Wrestling with the silence.
Ok, so I admit it, I’m on Tinder. I’m not the kind of guy that uses it constantly in an effort to sow his seed in as many different pastures as possible. Heck, I don’t even expect to find any sort of meaningful relationship with it. I just like the fact that it can lead you to meet people that you otherwise would never cross paths with. After all, I thrive on meeting new people and I enjoy learning from them.
Of all of the people that I’ve met in person from Tinder only a small handful have been people that I think are really worth spending the time to get to know. She definitely fitted into that category.
We met at one of my favourite local coffee shops. She had two coffees and I had a small pot of tea. We both sat awkwardly across from each other as two complete strangers usually do when they meet for the first time. It quickly became evident that she was intelligent, creative and a kind soul. We talked, and sipped and talked and opened up a little about our lives. I even made her smile and laugh a bit (something which I sense she doesn’t do often). We were both surprised as each other to find out that we live only 100m away on the same street. I mean, what are the chances.
After about an hour the conversation slowed and she began stirring her spoon in her empty cup; a sure sign of boredom. I knew it was time to cut and run while the going was good. We said our goodbyes. I let her know that I had a nice time and asked If she would be interested in meeting again. She said yes, and it sounded like she really meant it.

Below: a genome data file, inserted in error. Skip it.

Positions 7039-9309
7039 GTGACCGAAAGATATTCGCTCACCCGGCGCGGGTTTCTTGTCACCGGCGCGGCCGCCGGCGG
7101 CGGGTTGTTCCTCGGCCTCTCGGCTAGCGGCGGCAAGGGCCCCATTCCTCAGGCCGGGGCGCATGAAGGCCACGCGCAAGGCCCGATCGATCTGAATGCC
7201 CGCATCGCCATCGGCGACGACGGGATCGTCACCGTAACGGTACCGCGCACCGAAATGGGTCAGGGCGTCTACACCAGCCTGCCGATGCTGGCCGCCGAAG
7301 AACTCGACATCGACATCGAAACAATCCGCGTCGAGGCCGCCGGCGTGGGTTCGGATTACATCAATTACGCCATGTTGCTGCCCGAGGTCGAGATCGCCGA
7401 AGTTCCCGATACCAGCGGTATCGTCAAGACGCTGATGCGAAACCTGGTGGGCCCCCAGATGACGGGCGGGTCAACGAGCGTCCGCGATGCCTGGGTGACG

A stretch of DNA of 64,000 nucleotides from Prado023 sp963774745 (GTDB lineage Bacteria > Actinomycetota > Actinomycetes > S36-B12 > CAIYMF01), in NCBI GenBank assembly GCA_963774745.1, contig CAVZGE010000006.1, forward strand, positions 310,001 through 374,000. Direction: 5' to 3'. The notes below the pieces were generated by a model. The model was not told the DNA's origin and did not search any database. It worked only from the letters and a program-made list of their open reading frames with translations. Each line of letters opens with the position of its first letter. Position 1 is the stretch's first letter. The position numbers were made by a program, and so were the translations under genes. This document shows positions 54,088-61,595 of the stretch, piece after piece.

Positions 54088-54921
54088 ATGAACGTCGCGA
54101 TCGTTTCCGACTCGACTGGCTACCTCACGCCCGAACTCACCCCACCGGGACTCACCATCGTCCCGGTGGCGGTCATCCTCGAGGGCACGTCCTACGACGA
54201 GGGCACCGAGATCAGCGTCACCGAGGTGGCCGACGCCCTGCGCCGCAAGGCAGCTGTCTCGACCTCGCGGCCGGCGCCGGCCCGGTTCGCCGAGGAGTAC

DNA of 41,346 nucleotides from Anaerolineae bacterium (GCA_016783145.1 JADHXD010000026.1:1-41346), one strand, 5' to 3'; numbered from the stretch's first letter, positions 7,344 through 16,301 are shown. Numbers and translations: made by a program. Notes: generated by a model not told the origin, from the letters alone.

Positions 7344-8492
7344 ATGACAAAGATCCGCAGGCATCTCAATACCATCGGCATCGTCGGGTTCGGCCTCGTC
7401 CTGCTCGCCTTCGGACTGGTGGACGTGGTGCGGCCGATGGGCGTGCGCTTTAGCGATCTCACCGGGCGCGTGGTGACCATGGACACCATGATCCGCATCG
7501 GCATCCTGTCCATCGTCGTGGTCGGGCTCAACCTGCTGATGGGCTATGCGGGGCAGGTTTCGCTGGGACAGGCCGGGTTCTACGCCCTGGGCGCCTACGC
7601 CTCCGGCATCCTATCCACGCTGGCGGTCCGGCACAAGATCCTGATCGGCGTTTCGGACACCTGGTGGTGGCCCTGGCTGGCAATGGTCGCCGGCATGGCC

On the walk home I was thinking ‘this is someone I could see myself being friends with’. I’ve been actively trying to seek out new friends and move away from a particular friend group which I feel has a tendency to hold me back. As we all know, finding and making good friends as an adult is much easier said than done. I thought that living close would probably make the scenario even more likely. Naturally, the whole experience left me feeling positive.
I went home and read her medium post titled ‘I am not a perfect mother’ which she had mentioned at the café. It was incredibly well written. She was a thinker, there’s no doubt about it. I seem to come across so few that when I do meet one it gives me a glimmer of hope for humanity. I became more drawn to the idea of fostering a friendship. We’ve both had some pretty intense life experiences and see through the bullshit. She’s dealing with her own demons; I’m dealing with mine. Kindred spirits of sorts you might say.
But that’s when the silence began. Weeks went by and I heard nothing. People say that, deep down, women like to be pursued but I’m not a hunter. I’m trying to forge a friendship not engage on some sort of primal conquest. And besides, the last thing I would want is for her to feel uncomfortable.
I sent a message or two asking to hang out but still there was silence. I wasn’t pushy in any way and she definitely seemed like the kind of person who would be straight up and honest if she wasn’t interested so the whole thing was a little strange. Maybe her depression and anxiety was stopping her, maybe she was busy, maybe she wasn’t interested after all, had I said or done something wrong? The self-doubt started to creep in. It was impossible to know. I decided to send one last message.
To my surprise she responded and said she was keen to hang out. She even suggested that we go and see a theatre show. I was overjoyed. It was a show that I have been wanting to see ever since seeing Almodovar’s film ‘All About My Mother’. I was excited. I offered to organise the tickets and asked which day she would like to go. Then it crept up again, the silence. I never heard anything back.
There’s no rulebook for this kind of thing. It’s hard to know whether to keep trying to break through or to just give up and squash any remaining hope.
If I ever got to see her again I would ask ‘why the silence?’